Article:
Olivier Tarpaga started accompanying his mother to ceremonies in Burkina Faso when he was young. "Dance and music where I grew up is one body," he says. That's why his course at Princeton's Lewis Center for the Arts is called Hybrid African Dance. He has also taught at University of the Arts in Philadelphia, Ohio State University, Kenyon College, the University of Iowa, UCLA and at The Ailey School. With his wife Esther Baker-Tarpaga, he has performed in more than 45 countries throughout Africa, Europe, the Americas, Asia and Australia.

Photo by Rosa Chen, courtesy of Tarpaga

  • Tarpaga's drumming class is three hours long. "We start with 30 or 40 minutes of dance, sweat really hard and then go to music. The focus is on the djembe drum [a very versatile drum] and dundun [a bass drum]. And then we use accessories when we learn a song—the shakaree or the calabash."

Biggest challenge: "Finding the right spices," says Tarpaga, who likes to compare dancing to cooking. "How do you spice your food, or how do you leave space for people to add their own spices? You give the movement raw, you cook the movement with the dancers, and then the spices come in. If you add too much spice, no one will eat it, which means, 'Don't exaggerate.' If you put in too little, they won't be interested."

He continues: "The spices in movement could be how the chest moves front and back to the tempo, how you add in the fingers, the head and the spine. How you move your elbows, how you bounce your legs in parallel, how you look to your right and look to your left, the way you put your head to the side—it changes everything!"


Omari Mizrahi was born in Senegal. At 6, he moved with his family to New York City, where his parents founded the Maimouna Keita School of African Dance. He's been dancing traditional styles from Senegal, Mali and Guinea since childhood. He's created his own fusion of West African, vogue and house that he calls AfrikFusion. For the last four years Mizrahi, who was a 2017 "25 to Watch" in Dance Magazine, has been invited to Brown University's Rhythm of Change Festival, sponsored by Brown's popular Mande Dance, Music and Culture program. Mizrahi also teaches at Broadway Dance Center and Peridance Capezio Center and has been a guest at NYU Tisch School of the Arts.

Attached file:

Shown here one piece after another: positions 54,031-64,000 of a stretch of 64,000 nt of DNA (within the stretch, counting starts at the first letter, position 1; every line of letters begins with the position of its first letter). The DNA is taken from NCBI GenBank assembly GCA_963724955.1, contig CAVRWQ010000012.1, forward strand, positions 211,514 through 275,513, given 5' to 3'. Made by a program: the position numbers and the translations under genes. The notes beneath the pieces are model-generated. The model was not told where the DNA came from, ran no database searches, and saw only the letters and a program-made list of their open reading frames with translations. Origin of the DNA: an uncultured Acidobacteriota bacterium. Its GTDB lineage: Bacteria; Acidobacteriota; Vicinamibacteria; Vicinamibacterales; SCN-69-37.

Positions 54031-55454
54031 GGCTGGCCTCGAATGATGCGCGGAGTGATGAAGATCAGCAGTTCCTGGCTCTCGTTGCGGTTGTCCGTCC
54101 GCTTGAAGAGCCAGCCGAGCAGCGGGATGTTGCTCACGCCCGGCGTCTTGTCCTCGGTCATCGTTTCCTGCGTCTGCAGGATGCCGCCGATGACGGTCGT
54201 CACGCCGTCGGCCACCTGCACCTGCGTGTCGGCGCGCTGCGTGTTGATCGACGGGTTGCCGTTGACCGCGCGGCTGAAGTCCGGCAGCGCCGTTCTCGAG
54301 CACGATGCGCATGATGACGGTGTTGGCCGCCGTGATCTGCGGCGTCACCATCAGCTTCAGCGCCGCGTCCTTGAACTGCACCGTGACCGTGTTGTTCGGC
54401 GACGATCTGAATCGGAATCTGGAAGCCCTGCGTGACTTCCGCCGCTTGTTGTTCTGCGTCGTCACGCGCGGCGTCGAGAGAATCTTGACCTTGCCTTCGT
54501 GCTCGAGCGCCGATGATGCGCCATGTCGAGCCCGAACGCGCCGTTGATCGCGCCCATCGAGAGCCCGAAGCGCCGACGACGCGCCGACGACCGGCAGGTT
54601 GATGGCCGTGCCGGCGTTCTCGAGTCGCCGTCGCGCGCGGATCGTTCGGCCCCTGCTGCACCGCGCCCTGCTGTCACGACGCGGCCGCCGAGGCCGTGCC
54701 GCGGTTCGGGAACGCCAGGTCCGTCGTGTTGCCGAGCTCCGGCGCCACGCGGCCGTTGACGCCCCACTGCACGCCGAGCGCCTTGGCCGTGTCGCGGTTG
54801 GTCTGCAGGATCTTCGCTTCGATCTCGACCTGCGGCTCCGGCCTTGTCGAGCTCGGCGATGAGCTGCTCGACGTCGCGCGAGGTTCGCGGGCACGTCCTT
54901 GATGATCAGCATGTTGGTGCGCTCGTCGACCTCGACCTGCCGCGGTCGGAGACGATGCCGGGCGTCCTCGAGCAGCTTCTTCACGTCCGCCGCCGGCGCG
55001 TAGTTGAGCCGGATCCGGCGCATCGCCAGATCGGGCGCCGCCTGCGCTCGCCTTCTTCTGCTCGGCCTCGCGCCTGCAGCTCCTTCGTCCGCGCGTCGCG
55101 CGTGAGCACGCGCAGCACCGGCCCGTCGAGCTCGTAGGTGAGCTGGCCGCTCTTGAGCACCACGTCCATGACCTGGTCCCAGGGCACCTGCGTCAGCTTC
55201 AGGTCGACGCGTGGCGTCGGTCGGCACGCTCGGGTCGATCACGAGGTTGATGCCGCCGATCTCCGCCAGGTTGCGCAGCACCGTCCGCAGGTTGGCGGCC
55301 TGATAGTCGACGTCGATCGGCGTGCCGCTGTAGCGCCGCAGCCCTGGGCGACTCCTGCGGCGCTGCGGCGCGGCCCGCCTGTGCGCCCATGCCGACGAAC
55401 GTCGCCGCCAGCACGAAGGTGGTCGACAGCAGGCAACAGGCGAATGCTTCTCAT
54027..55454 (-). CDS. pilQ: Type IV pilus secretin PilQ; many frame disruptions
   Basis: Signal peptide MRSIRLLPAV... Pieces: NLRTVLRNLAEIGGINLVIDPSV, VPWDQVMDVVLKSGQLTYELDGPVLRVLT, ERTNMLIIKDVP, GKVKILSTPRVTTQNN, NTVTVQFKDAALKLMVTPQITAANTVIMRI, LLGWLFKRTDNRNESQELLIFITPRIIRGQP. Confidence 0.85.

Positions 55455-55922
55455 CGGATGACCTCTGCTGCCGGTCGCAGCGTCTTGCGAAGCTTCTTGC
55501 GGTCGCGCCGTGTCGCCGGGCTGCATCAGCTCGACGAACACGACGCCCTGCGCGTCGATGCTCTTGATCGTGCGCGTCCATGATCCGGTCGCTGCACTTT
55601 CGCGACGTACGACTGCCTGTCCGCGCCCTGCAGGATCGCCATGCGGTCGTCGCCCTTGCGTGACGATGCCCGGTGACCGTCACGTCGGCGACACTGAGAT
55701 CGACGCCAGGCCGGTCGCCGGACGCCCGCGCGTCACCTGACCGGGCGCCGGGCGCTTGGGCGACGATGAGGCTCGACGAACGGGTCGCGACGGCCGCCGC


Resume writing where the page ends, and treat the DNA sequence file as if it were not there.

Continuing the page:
Courtesy of Mizrahi

  • As an eye-catching voguer in Harlem ballrooms, Mizrahi has earned the label "legend" in that milieu. He's also gotten gigs with Cuba Gooding Jr., Lady Gaga, Jennifer Hudson and Ephrat Asherie Dance.
  • To learn voguing, he says, "for me, I had to be a part of the community, I couldn't just take a class. I needed to feel the raw energy, because that's the purest form. So I had to live inside of the art before I could teach the art." But, he adds, "voguing is still a touchy situation in Africa because of the connection to the LGBT community."

Biggest challenge: "Doing the arms and the feet at the same time. The arms are rotating in their own direction as well as the hip and knees at the same time. I teach sabar style, which is upbeat, with high jumps. You have to be loose in the hips, but your legs have to be strong. Being on the ball of the feet allows you to get more height. A lot of people get tired and forget to stay up on the ball of the feet. Also, in African dance, you don't look straight forward. Our head movement is part of the entire spine, and it always changes."

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Dance Teacher Tips